Research Mentor(s): Maggie Striz, Director of Healthy Air
Research Mentor School/College/Department: Southwest Detroit Environmental Vision,
Presentation Date: Thursday, April 22, 2021
Session: Session 1 (10am-10:50am)
Breakout Room: Room 19
In support of the ongoing initiatives by community advocates to cut diesel emissions in Southwest Detroit, this research aims to gauge the effects on air quality that commercial vehicles have in residential areas when using their streets as routes. SW Detroit has some of the highest levels of PM and toxic pollutants measured in Detroit, with Detroit having the worst air quality conditions in Michigan. This study accesses the ambient air quality in residential areas that have a high frequency of commercial trucks traveling their streets. We want to know how each passing truck contributes to the air pollution on the street it is using. Part of this study involves detecting the baseline concentration of these emissions on these streets where there is little or no commercial truck activity as a control. Using PurpleAir monitors co-located with cameras at resident homes, we are able to pair time stamped air quality data with photos of passing trucks. This allows us to make direct associations of PM with each truck passing. Using averaging periods before and after each truck passing, we are able to make a comparison between the baseline air quality and the extent to which the emissions of those trucks last in the immediate vicinity. By quantifying these effects we have been able to determine the temporal, residual effect on air quality as a result of heavy-duty truck traffic on residential streets. According to the University of Michigan School of Public Health, the number of deaths associated with air pollution is greater than 650 Detroiters every year. A large number of air pollution point sources exist in SW Detroit, which are already monitored for their contribution to the local air quality, but to our knowledge there are no studies assessing the hyperlocal effects of heavy-duty truck emissions on air quality in residential areas. The Southwest Detroit community is predominantly made up of minority groups. These groups are disproportionately affected by environmental justice issues. This research helps to rectify a public health concern of poor air quality in an underprivileged minority community. Moreover, the SW Detroit community belongs to populations of the city who are considered to be more vulnerable to the negative impacts of air pollutants (Caphe Project pg 11) than other groups. These groups include adolescents and elderly. The intention of this work is to contribute key information to the policy making efforts of the City of Detroit in planning new truck routes.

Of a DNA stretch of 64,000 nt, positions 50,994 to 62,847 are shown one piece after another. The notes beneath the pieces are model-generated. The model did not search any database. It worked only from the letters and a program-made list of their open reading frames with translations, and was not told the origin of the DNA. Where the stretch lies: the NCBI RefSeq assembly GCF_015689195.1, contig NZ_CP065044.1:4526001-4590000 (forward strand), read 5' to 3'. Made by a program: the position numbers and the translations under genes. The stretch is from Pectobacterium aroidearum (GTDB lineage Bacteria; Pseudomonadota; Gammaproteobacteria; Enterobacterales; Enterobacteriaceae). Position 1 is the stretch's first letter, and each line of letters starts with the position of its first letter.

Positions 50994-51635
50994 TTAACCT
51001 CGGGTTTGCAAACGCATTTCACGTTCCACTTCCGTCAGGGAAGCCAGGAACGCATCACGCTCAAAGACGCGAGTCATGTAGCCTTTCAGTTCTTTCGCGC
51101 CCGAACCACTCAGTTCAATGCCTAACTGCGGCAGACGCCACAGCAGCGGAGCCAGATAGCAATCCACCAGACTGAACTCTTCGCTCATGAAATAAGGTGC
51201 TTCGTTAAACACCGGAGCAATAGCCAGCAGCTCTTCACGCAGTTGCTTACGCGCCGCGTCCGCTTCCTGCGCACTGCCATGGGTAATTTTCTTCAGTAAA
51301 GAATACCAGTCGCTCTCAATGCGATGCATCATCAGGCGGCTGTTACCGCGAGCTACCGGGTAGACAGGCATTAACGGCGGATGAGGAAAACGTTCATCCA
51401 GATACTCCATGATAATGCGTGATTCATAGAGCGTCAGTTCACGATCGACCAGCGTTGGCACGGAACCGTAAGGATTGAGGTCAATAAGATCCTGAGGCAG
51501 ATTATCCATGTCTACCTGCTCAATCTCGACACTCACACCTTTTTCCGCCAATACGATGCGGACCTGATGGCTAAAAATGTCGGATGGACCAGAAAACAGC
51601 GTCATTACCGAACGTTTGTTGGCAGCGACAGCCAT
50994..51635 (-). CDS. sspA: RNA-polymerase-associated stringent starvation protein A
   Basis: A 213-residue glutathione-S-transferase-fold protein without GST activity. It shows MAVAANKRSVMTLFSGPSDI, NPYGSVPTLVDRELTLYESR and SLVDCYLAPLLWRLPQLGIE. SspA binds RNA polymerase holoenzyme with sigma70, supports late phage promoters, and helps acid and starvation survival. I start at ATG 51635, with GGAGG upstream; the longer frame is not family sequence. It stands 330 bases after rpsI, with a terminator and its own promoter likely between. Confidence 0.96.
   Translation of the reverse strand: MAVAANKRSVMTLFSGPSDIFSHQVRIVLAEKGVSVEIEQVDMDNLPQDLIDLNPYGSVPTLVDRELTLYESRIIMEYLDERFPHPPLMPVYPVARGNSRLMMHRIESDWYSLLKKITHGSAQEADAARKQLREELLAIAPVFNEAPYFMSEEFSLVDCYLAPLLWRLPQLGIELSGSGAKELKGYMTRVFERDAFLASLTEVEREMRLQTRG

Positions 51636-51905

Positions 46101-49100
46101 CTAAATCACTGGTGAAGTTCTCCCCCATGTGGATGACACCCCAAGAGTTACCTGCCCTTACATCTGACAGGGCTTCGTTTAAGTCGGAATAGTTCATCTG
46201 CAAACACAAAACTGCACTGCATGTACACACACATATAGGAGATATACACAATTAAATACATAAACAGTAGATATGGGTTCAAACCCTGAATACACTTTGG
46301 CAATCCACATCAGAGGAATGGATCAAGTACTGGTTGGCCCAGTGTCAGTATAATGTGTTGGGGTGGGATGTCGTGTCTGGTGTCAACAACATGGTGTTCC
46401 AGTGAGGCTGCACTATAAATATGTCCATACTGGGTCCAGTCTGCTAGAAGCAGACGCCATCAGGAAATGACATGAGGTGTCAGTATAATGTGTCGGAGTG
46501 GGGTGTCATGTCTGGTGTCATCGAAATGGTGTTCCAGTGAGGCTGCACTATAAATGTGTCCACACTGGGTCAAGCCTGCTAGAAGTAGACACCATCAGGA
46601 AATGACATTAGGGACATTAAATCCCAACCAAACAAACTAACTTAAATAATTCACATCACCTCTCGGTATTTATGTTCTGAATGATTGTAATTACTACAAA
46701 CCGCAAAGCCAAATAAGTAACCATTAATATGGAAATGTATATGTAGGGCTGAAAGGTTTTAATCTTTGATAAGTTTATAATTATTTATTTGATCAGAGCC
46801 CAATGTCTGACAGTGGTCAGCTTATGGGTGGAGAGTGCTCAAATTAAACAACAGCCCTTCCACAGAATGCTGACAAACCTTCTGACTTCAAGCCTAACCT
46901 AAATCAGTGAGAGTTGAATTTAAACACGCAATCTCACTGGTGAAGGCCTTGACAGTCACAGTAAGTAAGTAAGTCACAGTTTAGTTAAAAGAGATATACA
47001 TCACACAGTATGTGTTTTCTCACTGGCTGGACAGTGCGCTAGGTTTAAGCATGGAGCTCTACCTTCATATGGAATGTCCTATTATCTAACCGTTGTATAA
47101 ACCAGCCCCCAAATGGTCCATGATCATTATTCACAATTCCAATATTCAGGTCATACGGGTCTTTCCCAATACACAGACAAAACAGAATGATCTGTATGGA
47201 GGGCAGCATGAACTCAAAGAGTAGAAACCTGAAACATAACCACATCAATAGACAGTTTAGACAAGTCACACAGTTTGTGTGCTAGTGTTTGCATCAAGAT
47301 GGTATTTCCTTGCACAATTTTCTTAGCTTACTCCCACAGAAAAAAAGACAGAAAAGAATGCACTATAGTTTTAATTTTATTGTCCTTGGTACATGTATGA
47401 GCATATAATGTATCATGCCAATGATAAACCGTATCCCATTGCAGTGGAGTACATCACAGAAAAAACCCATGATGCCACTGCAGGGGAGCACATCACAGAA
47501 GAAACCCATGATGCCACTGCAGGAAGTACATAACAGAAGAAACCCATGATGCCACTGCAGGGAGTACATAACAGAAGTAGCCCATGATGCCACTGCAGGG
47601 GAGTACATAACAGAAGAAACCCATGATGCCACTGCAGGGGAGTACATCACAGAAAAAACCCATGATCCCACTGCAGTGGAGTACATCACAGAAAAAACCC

Authors: Manar Zoulfikar, Damien Sutton, Maggie Striz Calnin, Raquel Garcia, Sarah Clark
Research Method: Community Based Research